The 2011/2012 season was always going to be a big deal for any Swansea fan, as the club took the plunge into the big, scary world of Premier League football. The period would also be a big deal for me personally as I, just like Swansea City, delved out into a bigger world; for me it was the world of full-time work. Having completed my PGCE (teacher training for those not familiar) in secondary English in Liverpool in 2011, I was about to start my first teaching job in a small satellite town at the most western point of Greater Manchester called Irlam.
One of the biggest thrills I get from football is travelling to different town and cities, meeting fans and embracing the collective joy that the great game has a capacity to deliver, on and off the pitch: not every football fan is a hooligan or a dick. Since moving to the North-West last year I have had much more opportunity to travel to various different footballing arenas – although the adverse effect is that I now struggle to make it down to the Liberty Stadium as I often as I would like to. Lost Boyos was founded in January 2012 of this year and since then I have brought to you some snippets of the fun (and not so much fun) I have had on my trips around the country watching football in my ‘Lost in…’ series; this is to be my review of my travels from July 2011 to May 2012. My 2011/12 season began at the Marston Stadium in little old Afan Lido and ended with two trips to the ‘Theatre of Dreams’, Old Trafford (one for Manchester United v Swansea, the other for Soccer Aid). Here is my best of what I have experienced this season…
Bury 2-4 Leicester City (23/08/2011 Carling Cup 2nd Round)
This was my first of two visits to Gigg Lane during the 2011/2012 and what a game it was. Having never visited Gigg Lane before I had it pencilled in for a visit at some point during the football season, but when I found out the morning of their Carling Cup fixture against Leicester that it was £5 ticket I decided to tick it off right away. What a bargain for a £5.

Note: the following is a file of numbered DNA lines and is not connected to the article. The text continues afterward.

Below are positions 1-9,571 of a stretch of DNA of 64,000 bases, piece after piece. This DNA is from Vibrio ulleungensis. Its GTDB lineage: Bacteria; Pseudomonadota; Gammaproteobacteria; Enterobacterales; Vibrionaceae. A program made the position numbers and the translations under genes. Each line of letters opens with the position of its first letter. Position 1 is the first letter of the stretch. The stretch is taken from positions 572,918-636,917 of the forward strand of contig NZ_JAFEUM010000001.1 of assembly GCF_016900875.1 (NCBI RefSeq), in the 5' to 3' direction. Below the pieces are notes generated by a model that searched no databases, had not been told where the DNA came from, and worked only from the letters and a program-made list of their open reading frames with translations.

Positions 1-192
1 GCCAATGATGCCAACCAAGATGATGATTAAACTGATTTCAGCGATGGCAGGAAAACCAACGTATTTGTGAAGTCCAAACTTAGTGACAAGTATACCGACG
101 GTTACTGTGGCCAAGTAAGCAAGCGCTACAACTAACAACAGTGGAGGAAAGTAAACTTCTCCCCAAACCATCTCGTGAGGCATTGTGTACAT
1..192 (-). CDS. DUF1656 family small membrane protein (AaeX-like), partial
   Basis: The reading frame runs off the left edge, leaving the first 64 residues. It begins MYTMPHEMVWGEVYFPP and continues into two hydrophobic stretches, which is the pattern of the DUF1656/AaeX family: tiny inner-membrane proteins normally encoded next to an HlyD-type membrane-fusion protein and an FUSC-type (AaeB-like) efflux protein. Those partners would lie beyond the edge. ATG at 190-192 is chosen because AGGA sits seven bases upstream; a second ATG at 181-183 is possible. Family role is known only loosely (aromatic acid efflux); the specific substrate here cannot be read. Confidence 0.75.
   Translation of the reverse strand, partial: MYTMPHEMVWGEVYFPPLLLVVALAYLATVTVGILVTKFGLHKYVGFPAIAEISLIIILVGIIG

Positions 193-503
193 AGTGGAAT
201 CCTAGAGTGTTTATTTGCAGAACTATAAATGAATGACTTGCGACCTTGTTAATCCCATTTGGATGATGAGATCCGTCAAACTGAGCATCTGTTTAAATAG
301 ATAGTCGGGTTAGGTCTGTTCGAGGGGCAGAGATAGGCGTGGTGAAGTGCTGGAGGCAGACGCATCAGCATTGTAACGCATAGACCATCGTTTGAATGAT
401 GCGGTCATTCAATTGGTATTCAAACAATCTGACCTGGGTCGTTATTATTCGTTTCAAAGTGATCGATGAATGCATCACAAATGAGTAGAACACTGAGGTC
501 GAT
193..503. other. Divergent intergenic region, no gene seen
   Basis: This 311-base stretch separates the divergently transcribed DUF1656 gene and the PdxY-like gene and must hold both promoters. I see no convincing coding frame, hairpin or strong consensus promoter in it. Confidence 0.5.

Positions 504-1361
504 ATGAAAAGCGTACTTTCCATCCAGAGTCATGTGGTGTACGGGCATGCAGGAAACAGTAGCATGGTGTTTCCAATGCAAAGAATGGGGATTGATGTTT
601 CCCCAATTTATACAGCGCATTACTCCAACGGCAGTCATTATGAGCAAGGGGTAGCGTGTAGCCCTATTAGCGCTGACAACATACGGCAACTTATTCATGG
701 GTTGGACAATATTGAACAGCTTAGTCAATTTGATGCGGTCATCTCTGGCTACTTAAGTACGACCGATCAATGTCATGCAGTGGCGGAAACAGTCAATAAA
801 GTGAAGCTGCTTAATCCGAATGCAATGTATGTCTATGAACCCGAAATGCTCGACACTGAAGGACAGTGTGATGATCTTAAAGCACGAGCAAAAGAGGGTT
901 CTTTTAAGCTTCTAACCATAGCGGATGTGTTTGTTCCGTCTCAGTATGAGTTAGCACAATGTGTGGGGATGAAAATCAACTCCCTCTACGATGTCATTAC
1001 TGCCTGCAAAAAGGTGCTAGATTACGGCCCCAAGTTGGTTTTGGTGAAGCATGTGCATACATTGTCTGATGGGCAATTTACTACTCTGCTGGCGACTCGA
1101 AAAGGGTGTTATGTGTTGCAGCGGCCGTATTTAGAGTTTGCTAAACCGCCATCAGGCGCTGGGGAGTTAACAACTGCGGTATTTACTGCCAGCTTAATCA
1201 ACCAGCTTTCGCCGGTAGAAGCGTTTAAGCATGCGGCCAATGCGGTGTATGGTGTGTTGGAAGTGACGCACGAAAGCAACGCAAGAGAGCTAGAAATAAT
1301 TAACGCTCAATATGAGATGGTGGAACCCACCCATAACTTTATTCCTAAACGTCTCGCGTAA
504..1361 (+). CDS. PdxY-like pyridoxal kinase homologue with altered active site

Sven’s Leicester had brought a large contingent of fans to Lancashire to watch the fixture and there was plenty of lively ‘banter’ between the fans, which resulted in several fans (mainly Leicester fans) being escorted out of the ground by the stewards throughout the game. Leicester dominated throughout but Bury just would not give up and eventually took a 2-1 lead through a superb Ryan Lowe free kick. The game was played at a relentless pace which eventually proved too much for a hardworking Bury. Leicester scored three superb goals through Paul Gallagher, Lloyd Dyer and Neil Danns to pull themselves back from 2-1 down to win 4-2 and progress to the third round of the Carling Cup.
Aston Villa 0-2 Swansea City (02/01/2012)
It finally happened. Just short of 20 years and Swansea finally secured a victory away from home in the top flight and they did it in style. There was a feeling amongst the Swans fans that day that the Swans might just do it, especially after an impressive display against Tottenham 2 days previous.
Many fans were bemused to see Andrea Orlandi make the first XI playing in the attacking midfield role behind Danny Graham, but Orlandi excelled throughout the game and was a large factor in securing the victory. Swansea took the lead in the opening 4 minutes through Nathan Dyer (the salute celebration to the Jack Army, was one of my favourite moments of the season) and Swansea never looked back as they infuriated Villa players and fans with their unyielding possession. I also witnessed probably the worst individual performance I’ve seen all season, as ex-England international Stephen Warnock looked like he wanted to cry every time Nathan Dyer got on the ball – he was truly screwed over by the little winger for 90 minutes.